Vedaaranya Heritage Arts and Healing Festival 2016

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Sneha Madiath

Dream a Dream
11/17, 3rd Cross, 1st Block,
Jayanagar (Near Ashoka Pillar), Bangalore 560011.
INDIA

The criticality of life skills in education

Despite education being a fundamental right in India, universal access remains elusive and the quality of provision erratic. Schooling provision favours those better off. Disadvantaged groups (including poor children, girls, children from Scheduled Caste (SC), Scheduled Tribe (ST), Other Backward Class (OBC) groups) have less access and access to poorer quality education. Large variations in access exist across different states, geographical areas, and social categories such as gender, caste and ethnicity. Access is gendered. The reality of girls’ exclusion is further complicated by caste, religion, ethnicity and age. While rural schools cater for the vast majority of students nationally (85% of total enrolments in primary schools in 2005). Yet rural schools tend ! to have poorer resources such as school infrastructure, teaching materials, fewer teachers per school and higher dropout rates.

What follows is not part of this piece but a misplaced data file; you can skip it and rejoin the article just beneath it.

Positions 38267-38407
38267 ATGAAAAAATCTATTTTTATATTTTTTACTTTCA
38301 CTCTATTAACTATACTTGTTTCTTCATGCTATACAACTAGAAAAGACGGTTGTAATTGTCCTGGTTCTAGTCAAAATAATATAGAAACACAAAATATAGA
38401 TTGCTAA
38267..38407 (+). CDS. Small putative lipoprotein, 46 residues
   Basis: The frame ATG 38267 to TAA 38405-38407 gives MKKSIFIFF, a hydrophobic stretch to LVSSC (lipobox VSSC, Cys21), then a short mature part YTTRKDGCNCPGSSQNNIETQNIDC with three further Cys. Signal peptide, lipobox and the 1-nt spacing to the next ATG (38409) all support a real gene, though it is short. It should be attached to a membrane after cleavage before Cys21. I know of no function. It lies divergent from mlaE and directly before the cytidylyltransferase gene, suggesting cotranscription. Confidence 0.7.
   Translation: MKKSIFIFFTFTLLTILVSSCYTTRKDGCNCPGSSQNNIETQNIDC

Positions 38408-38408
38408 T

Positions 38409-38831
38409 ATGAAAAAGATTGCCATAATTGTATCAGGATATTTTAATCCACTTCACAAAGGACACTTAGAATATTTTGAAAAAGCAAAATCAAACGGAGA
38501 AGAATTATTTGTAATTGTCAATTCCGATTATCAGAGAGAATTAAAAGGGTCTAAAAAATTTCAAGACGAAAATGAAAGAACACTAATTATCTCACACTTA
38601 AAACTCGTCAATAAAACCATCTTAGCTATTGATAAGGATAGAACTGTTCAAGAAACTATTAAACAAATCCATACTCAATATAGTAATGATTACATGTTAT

It is also important to understand and question the way the term “education” is perceived in India. Unfortunately, education is limited to learning by rote. Education does not seek to develop skills in children which enables them to think critically, question and apply what they learn in the classroom, as well as connect the classroom experience with the reality of the world as experienced by them. This in turn adversely affects their decision-making ability and limits the means by which they garner relevant information. Add to this the fact that only 59% of male children and 49% of female children enrol for secondary education. This means that at an extremely crucial juncture in life, these children have neither education, nor the skills required to understand its importance and make decisions that are the best for them.

This paper argues that in addition to ensuring universal access to education, the integration of access to life skills is of critical importance. In its experience, Dream a Dream, believes that the mediums of sports and creative arts have the potential to transmit life skills and thereby bridge the current gap in the education system.